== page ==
URL Routing

Barry Blaha edited this page Apr 21, 2017 · 46 revisions

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Most states in your application will probably have a url associated with them. URL Routing was not an afterthought to the state mechanics, but was figured into the design from the beginning (all while keeping states separate from url routing)

Here's how you set a basic url.

$stateProvider
    .state('contacts', {
        url: "/contacts",
        templateUrl: 'contacts.html'
    })

Now when the user accesses index.html/contacts then the 'contacts' state would become active and the main ui-view will be populated with the 'contacts.html' partial. Alternatively, if the user were to transition to the 'contacts' state via transitionTo('contacts') then the url would be updated to index.html/contacts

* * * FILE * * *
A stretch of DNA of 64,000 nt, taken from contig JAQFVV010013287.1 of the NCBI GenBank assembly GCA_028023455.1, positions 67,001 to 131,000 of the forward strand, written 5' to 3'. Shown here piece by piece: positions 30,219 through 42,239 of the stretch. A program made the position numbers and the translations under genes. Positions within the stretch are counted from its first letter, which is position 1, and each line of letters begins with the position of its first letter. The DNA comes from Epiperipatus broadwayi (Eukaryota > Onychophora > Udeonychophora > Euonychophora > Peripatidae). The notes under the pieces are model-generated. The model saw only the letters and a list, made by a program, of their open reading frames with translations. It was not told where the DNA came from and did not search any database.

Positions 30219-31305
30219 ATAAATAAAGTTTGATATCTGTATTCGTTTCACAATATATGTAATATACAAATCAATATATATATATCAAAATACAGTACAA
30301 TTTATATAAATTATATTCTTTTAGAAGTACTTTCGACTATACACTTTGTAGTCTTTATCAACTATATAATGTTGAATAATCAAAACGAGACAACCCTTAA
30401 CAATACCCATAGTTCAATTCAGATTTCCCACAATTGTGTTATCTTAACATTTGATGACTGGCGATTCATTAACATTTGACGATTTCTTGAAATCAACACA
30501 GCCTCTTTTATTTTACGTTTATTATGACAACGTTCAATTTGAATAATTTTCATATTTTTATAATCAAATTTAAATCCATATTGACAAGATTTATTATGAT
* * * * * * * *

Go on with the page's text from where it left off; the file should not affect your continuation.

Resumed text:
URL Parameters

Basic Parameters

Often, URLs have dynamic parts to them which are called parameters. There are several options for specifying parameters. A basic parameter looks like this:

$stateProvider
    .state('contacts.detail', {
        url: "/contacts/:contactId",
        templateUrl: 'contacts.detail.html',
        controller: function ($stateParams) {
            // If we got here from a url of /contacts/42
            expect($stateParams).toBe({contactId: "42"});
        }
    })

Alternatively you can also use curly brackets:

// identical to previous example
url: "/contacts/{contactId}" 

Examples:

  • '/hello/' - Matches only if the path is exactly '/hello/'. There is no special treatment for trailing slashes, and patterns have to match the entire path, not just a prefix.